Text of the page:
I saw this before the Oscar nominations were out and am posting the review after the fact. Seeing Bennett Miller nominated for best director seems unfair to me. Having seen and loved Nightcrawler and The theory of Everything I would happily swap him for Dan Gilroy or James Marsh in a heartbeat.

Into The Woods – A Review

Rob Marshall directs Meryl Streep, Emily Blunt, James Corden and Anna Kendrick with a host of other stars in Into the Woods an adaptation of Stephen Sondheim’s hugely popular stage musical by the same name. The musical takes popular children’s tale of Cinderella, Rapunzel,Jack and the beanstalk, the little red riding hood and mashes them together to tell the story of the characters after the happily ever after.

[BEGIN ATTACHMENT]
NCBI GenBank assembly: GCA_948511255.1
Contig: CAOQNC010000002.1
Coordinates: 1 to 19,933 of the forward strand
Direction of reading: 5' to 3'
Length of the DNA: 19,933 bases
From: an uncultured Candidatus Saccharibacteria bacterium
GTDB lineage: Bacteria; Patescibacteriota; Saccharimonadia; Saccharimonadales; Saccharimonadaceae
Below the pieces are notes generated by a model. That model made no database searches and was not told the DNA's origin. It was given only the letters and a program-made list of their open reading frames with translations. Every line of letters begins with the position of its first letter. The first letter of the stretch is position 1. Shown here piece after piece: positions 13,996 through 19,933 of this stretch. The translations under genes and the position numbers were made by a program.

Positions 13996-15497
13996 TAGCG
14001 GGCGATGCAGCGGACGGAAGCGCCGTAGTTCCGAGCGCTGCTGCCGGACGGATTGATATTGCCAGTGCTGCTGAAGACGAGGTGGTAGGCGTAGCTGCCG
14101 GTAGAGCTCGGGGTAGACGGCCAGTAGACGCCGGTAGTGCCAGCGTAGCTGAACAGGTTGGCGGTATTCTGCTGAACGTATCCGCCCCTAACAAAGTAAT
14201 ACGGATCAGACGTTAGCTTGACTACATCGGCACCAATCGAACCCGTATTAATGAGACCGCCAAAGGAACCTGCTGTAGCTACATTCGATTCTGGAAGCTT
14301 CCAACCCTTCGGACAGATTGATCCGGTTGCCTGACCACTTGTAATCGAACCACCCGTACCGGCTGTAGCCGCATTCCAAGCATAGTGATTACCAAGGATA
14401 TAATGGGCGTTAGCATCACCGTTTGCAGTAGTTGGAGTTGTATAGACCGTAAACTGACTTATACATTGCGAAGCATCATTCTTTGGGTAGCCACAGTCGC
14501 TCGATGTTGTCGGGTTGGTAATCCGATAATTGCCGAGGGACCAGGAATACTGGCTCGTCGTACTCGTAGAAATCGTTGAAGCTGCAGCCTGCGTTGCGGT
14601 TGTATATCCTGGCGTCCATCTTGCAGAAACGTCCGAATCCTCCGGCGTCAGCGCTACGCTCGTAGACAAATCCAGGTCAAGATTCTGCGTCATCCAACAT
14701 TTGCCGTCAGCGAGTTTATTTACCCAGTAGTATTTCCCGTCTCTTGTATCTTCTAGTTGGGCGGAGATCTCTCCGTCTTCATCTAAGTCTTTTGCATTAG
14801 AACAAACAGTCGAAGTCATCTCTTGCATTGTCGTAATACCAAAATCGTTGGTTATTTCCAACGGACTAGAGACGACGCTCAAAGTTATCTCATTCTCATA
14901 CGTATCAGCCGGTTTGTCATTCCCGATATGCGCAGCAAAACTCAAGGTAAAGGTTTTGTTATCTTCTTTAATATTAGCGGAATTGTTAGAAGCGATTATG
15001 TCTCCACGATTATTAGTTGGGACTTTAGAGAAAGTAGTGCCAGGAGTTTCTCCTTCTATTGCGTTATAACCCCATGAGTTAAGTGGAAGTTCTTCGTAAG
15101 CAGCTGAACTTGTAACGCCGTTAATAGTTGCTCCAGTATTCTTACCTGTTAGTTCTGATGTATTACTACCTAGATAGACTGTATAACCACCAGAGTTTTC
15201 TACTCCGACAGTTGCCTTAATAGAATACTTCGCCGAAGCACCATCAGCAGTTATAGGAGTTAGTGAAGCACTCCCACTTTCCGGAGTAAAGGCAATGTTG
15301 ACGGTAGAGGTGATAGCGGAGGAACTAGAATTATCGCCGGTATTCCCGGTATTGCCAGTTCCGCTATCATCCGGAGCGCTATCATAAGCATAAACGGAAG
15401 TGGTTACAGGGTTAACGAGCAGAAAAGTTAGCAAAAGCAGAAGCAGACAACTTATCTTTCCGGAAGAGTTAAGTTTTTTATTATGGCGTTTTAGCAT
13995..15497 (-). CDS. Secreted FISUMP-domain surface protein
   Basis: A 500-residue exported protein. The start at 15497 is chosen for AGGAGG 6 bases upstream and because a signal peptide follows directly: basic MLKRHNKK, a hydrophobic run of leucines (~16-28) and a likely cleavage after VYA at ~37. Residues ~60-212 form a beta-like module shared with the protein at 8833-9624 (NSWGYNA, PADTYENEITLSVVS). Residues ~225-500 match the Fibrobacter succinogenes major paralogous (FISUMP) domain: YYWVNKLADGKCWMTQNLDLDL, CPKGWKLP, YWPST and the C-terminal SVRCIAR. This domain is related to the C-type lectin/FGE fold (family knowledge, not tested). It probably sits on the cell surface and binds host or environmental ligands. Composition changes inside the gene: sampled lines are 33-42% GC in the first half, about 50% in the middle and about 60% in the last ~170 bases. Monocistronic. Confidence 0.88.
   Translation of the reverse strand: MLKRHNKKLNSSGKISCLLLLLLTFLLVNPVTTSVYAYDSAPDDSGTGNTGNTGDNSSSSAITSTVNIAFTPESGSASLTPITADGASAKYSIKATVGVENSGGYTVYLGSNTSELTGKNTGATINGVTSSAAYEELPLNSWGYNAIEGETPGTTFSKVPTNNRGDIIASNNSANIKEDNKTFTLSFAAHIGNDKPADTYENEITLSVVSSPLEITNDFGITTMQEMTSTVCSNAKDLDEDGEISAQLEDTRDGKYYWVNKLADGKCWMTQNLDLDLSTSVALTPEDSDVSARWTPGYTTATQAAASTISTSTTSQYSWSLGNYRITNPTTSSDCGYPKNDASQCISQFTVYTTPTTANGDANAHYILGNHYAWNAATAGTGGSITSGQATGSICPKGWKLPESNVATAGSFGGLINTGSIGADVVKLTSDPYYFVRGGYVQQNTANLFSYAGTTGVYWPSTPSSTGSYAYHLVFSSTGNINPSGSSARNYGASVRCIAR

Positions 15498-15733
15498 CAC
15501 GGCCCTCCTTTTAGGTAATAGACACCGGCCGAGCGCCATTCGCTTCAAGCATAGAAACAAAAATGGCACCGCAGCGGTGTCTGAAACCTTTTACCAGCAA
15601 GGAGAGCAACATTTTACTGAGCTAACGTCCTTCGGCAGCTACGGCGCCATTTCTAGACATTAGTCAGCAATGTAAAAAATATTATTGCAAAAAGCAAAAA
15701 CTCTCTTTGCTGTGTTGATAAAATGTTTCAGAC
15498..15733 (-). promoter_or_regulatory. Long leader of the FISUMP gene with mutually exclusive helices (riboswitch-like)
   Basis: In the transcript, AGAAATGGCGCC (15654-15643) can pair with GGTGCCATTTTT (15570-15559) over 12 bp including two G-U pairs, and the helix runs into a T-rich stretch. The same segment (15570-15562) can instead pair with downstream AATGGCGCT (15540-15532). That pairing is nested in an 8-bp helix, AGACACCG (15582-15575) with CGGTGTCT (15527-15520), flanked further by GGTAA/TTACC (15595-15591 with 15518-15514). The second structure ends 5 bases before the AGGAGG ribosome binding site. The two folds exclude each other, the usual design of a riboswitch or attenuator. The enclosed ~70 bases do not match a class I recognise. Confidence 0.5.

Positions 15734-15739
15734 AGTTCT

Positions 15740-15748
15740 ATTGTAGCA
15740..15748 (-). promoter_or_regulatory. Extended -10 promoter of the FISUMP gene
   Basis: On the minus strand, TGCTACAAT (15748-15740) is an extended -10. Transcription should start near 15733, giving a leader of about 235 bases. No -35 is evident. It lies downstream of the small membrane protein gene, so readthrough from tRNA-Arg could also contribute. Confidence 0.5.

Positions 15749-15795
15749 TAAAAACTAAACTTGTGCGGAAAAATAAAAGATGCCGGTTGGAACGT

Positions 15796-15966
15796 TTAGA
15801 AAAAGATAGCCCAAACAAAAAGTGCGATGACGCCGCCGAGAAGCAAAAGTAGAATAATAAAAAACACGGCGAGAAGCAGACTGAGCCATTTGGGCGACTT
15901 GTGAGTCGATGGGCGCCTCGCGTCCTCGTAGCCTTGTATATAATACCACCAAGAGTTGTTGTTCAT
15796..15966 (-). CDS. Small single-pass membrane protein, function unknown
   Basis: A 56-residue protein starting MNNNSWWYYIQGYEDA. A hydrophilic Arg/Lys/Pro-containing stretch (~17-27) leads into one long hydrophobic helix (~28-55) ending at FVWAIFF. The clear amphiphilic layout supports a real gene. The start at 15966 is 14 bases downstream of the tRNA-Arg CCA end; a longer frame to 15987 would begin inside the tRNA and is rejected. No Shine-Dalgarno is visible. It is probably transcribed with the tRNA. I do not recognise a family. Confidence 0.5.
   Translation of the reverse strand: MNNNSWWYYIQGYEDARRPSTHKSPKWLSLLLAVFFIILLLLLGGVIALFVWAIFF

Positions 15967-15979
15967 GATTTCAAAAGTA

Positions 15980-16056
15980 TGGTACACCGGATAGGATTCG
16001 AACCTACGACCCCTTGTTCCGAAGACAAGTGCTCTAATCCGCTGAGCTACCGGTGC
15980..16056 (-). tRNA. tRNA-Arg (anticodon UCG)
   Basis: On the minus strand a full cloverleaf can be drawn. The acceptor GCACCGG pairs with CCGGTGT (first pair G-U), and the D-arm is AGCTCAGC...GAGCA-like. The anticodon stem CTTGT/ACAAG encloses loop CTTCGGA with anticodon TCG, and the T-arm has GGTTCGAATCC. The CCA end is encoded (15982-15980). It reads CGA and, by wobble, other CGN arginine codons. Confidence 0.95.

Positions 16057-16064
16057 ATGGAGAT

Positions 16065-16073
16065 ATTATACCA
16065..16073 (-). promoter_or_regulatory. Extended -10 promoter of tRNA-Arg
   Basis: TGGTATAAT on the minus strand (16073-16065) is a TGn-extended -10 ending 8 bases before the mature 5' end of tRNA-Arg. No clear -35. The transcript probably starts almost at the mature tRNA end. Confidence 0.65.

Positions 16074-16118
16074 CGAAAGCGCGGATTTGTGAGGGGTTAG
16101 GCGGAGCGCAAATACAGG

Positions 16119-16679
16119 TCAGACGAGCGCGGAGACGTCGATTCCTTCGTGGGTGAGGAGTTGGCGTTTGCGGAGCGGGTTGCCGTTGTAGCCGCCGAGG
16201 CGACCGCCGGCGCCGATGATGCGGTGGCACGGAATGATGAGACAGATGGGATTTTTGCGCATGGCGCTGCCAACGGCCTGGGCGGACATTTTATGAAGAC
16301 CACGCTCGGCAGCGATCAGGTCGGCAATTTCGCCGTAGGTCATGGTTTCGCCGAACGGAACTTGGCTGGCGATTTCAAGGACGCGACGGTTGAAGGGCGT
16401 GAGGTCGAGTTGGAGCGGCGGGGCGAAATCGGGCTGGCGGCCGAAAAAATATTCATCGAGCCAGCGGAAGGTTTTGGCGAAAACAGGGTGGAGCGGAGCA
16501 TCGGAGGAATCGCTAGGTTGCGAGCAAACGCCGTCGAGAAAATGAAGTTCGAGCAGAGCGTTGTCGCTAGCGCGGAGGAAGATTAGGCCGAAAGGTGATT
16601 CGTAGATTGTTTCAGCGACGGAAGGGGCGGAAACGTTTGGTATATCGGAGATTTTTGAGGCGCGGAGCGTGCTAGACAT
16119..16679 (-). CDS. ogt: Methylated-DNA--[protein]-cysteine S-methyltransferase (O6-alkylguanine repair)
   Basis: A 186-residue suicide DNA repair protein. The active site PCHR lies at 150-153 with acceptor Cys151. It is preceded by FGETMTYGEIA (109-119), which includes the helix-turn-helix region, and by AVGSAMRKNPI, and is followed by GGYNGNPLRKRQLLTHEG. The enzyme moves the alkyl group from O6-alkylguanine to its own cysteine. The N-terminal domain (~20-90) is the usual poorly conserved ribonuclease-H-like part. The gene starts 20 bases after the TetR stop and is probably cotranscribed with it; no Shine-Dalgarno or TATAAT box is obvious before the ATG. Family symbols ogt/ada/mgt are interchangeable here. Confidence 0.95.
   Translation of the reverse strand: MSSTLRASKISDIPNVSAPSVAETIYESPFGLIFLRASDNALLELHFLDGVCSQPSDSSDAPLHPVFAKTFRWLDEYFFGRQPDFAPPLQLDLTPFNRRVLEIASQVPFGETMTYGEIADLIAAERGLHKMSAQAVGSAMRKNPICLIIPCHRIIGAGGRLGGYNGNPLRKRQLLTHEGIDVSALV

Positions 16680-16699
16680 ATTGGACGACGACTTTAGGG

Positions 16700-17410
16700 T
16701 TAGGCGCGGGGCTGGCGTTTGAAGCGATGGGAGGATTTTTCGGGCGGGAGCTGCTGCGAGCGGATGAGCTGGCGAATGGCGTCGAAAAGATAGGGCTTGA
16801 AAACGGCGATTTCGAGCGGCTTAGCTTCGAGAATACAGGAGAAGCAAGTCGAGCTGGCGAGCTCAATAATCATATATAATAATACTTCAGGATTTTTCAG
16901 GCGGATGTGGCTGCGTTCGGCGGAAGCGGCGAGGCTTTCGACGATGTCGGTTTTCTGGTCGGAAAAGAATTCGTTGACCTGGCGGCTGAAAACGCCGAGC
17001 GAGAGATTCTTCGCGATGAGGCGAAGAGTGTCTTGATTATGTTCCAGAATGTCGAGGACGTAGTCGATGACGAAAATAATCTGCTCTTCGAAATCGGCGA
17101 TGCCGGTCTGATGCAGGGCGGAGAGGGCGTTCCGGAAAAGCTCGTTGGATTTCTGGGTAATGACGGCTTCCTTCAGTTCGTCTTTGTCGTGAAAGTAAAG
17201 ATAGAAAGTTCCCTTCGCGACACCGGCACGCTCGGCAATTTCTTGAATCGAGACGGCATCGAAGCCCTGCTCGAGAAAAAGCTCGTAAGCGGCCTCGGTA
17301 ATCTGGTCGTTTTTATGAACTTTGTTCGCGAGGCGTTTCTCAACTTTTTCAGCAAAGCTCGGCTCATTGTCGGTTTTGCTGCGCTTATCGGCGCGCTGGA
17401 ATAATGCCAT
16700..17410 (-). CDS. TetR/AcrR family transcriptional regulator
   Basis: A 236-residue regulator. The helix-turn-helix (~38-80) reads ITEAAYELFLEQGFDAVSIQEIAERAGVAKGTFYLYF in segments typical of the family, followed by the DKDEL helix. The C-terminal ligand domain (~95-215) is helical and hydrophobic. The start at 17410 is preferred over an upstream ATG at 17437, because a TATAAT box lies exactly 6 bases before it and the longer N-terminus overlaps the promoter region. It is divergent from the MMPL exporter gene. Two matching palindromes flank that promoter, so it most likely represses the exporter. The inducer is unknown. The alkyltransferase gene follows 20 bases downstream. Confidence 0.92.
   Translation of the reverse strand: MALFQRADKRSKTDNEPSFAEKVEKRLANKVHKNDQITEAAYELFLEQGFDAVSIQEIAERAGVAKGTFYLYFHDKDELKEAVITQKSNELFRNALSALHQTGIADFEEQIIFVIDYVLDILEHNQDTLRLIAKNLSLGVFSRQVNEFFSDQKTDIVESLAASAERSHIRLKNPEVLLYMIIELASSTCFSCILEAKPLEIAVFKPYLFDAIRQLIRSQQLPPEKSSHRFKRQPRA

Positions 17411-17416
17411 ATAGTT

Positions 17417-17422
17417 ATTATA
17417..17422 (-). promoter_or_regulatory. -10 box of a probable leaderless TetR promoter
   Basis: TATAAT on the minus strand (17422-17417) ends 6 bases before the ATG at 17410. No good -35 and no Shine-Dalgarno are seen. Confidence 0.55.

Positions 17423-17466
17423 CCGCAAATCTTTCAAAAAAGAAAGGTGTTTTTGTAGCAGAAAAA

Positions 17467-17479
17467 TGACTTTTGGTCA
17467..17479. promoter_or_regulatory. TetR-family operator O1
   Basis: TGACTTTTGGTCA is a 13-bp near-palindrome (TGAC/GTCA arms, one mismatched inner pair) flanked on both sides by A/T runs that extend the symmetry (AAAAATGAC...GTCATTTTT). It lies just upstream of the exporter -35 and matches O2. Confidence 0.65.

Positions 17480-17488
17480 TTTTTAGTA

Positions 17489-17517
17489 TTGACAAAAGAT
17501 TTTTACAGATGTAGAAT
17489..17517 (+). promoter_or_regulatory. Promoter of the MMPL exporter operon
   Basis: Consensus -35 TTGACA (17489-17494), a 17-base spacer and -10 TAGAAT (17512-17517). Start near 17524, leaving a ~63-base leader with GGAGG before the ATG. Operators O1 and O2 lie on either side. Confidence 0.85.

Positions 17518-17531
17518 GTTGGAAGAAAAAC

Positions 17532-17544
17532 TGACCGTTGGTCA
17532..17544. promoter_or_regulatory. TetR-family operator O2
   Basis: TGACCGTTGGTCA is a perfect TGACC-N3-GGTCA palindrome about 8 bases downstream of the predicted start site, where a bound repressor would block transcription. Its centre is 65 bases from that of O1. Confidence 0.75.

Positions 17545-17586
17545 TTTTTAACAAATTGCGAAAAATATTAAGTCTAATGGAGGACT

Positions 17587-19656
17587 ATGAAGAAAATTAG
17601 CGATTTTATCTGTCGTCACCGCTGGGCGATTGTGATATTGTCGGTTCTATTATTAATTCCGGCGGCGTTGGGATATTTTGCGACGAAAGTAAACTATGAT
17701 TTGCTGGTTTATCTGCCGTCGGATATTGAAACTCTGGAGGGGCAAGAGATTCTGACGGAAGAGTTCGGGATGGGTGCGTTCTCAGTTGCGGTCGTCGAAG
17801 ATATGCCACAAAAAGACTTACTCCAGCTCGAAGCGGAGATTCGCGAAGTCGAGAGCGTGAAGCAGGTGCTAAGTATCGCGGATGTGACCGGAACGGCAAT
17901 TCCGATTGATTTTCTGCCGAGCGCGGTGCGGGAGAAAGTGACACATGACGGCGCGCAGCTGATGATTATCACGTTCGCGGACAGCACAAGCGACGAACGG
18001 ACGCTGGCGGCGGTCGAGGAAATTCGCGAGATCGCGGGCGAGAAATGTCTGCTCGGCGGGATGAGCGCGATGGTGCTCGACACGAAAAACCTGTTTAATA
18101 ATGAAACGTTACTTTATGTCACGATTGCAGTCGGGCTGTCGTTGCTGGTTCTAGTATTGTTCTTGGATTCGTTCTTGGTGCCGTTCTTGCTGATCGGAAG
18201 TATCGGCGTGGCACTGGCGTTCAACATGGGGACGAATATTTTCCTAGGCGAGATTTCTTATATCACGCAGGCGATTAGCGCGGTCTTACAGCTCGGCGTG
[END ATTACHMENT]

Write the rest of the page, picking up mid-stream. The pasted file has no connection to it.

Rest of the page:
James Corden and Emily Blunt play the baker and his wife who live next door to the witch Meryl Streep. The witch tells the baker and his wife that they cannot have kids because of a spell she cast on his father many years ago and that she would help them lift the spell if they help her make a potion before the blue moon. For the potion the baker and his wife must find 4 things from the different fairytale characters, cow as white as milk from Jack, a cape as red as blood from little red riding hood, hair as yellow as corn from Rapunzel and slipper of gold  from Cinderella.